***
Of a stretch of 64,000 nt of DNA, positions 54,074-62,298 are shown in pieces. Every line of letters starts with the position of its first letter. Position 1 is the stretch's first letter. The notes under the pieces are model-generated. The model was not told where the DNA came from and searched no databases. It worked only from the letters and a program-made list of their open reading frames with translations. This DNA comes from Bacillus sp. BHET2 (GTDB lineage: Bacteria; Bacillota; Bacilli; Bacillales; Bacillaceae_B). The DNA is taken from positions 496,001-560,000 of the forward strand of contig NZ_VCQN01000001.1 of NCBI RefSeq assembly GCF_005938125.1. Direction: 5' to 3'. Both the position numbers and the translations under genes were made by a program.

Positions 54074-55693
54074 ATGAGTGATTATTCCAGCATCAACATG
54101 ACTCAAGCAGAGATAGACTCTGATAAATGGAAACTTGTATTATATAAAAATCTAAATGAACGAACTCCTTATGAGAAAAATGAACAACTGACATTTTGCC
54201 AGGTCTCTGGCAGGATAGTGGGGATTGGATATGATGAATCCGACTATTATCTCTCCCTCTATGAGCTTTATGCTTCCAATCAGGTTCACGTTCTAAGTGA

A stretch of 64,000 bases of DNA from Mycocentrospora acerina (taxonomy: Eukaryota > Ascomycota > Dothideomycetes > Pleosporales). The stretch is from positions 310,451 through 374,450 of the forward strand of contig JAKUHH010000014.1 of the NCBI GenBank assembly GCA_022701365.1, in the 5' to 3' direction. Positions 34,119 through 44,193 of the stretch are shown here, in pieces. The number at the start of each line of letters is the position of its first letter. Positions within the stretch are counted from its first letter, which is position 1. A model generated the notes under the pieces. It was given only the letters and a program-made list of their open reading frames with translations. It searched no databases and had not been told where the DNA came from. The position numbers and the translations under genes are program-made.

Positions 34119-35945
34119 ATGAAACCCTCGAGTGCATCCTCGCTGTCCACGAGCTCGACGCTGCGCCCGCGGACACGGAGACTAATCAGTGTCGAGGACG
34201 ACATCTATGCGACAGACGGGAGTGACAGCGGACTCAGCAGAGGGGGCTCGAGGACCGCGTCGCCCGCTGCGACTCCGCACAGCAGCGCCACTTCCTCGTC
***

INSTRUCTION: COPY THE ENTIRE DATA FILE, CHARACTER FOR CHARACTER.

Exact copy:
Of a stretch of 64,000 nt of DNA, positions 54,074-62,298 are shown in pieces. Every line of letters starts with the position of its first letter. Position 1 is the stretch's first letter. The notes under the pieces are model-generated. The model was not told where the DNA came from and searched no databases. It worked only from the letters and a program-made list of their open reading frames with translations. This DNA comes from Bacillus sp. BHET2 (GTDB lineage: Bacteria; Bacillota; Bacilli; Bacillales; Bacillaceae_B). The DNA is taken from positions 496,001-560,000 of the forward strand of contig NZ_VCQN01000001.1 of NCBI RefSeq assembly GCF_005938125.1. Direction: 5' to 3'. Both the position numbers and the translations under genes were made by a program.

Positions 54074-55693
54074 ATGAGTGATTATTCCAGCATCAACATG
54101 ACTCAAGCAGAGATAGACTCTGATAAATGGAAACTTGTATTATATAAAAATCTAAATGAACGAACTCCTTATGAGAAAAATGAACAACTGACATTTTGCC
54201 AGGTCTCTGGCAGGATAGTGGGGATTGGATATGATGAATCCGACTATTATCTCTCCCTCTATGAGCTTTATGCTTCCAATCAGGTTCACGTTCTAAGTGA

A stretch of 64,000 bases of DNA from Mycocentrospora acerina (taxonomy: Eukaryota > Ascomycota > Dothideomycetes > Pleosporales). The stretch is from positions 310,451 through 374,450 of the forward strand of contig JAKUHH010000014.1 of the NCBI GenBank assembly GCA_022701365.1, in the 5' to 3' direction. Positions 34,119 through 44,193 of the stretch are shown here, in pieces. The number at the start of each line of letters is the position of its first letter. Positions within the stretch are counted from its first letter, which is position 1. A model generated the notes under the pieces. It was given only the letters and a program-made list of their open reading frames with translations. It searched no databases and had not been told where the DNA came from. The position numbers and the translations under genes are program-made.

Positions 34119-35945
34119 ATGAAACCCTCGAGTGCATCCTCGCTGTCCACGAGCTCGACGCTGCGCCCGCGGACACGGAGACTAATCAGTGTCGAGGACG
34201 ACATCTATGCGACAGACGGGAGTGACAGCGGACTCAGCAGAGGGGGCTCGAGGACCGCGTCGCCCGCTGCGACTCCGCACAGCAGCGCCACTTCCTCGTC